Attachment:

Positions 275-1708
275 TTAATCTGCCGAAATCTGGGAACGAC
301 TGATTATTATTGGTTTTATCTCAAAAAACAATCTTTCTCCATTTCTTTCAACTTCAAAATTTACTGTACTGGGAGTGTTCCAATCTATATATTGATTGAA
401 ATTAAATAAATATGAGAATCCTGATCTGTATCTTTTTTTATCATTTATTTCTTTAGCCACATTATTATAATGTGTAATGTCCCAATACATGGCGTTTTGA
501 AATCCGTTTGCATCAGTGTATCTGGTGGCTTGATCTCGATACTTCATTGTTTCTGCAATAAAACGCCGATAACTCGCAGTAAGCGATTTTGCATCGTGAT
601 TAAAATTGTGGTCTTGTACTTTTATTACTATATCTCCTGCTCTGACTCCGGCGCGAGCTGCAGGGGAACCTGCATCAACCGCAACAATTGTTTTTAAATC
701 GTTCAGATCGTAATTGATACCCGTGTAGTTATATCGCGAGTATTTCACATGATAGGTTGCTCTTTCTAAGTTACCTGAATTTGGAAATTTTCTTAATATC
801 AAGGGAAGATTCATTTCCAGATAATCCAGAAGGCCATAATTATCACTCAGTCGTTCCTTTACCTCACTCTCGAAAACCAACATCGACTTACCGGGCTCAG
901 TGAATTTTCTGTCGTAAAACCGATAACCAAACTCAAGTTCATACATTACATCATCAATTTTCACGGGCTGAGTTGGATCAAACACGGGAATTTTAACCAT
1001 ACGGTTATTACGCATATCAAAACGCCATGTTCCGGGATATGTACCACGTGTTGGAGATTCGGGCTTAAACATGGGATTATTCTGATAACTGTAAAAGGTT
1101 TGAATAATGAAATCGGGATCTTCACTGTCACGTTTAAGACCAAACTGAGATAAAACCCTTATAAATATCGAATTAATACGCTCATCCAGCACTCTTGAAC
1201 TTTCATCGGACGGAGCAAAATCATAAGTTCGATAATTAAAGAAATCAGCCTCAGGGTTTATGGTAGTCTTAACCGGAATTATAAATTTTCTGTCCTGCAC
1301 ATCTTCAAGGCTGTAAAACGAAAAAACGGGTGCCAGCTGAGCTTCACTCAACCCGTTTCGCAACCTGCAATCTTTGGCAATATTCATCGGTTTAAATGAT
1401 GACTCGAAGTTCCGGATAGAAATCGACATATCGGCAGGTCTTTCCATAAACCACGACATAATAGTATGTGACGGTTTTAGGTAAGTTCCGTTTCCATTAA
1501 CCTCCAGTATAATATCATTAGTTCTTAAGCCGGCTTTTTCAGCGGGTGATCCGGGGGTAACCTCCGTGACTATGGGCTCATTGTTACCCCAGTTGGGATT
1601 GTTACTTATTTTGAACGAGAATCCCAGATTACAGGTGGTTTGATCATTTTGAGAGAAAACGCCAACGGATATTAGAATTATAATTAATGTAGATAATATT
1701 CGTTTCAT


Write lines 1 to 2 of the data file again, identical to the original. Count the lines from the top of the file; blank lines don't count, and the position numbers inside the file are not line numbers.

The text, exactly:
Positions 275-1708
275 TTAATCTGCCGAAATCTGGGAACGAC